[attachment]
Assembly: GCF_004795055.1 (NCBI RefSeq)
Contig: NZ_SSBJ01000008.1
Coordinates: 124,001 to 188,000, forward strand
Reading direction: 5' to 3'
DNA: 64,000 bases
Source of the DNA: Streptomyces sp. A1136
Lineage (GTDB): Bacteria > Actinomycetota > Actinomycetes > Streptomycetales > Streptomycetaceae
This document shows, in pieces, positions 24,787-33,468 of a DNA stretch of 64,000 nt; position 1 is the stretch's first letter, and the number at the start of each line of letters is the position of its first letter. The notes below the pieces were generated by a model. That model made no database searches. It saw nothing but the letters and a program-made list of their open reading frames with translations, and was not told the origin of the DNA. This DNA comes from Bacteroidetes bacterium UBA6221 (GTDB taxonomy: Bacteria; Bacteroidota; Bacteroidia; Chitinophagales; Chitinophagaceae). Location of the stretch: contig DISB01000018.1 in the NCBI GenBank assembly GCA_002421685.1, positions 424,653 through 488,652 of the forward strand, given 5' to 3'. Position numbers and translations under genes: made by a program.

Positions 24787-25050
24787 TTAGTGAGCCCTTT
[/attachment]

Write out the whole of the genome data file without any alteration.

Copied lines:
Assembly: GCF_004795055.1 (NCBI RefSeq)
Contig: NZ_SSBJ01000008.1
Coordinates: 124,001 to 188,000, forward strand
Reading direction: 5' to 3'
DNA: 64,000 bases
Source of the DNA: Streptomyces sp. A1136
Lineage (GTDB): Bacteria > Actinomycetota > Actinomycetes > Streptomycetales > Streptomycetaceae
This document shows, in pieces, positions 24,787-33,468 of a DNA stretch of 64,000 nt; position 1 is the stretch's first letter, and the number at the start of each line of letters is the position of its first letter. The notes below the pieces were generated by a model. That model made no database searches. It saw nothing but the letters and a program-made list of their open reading frames with translations, and was not told the origin of the DNA. This DNA comes from Bacteroidetes bacterium UBA6221 (GTDB taxonomy: Bacteria; Bacteroidota; Bacteroidia; Chitinophagales; Chitinophagaceae). Location of the stretch: contig DISB01000018.1 in the NCBI GenBank assembly GCA_002421685.1, positions 424,653 through 488,652 of the forward strand, given 5' to 3'. Position numbers and translations under genes: made by a program.

Positions 24787-25050
24787 TTAGTGAGCCCTTT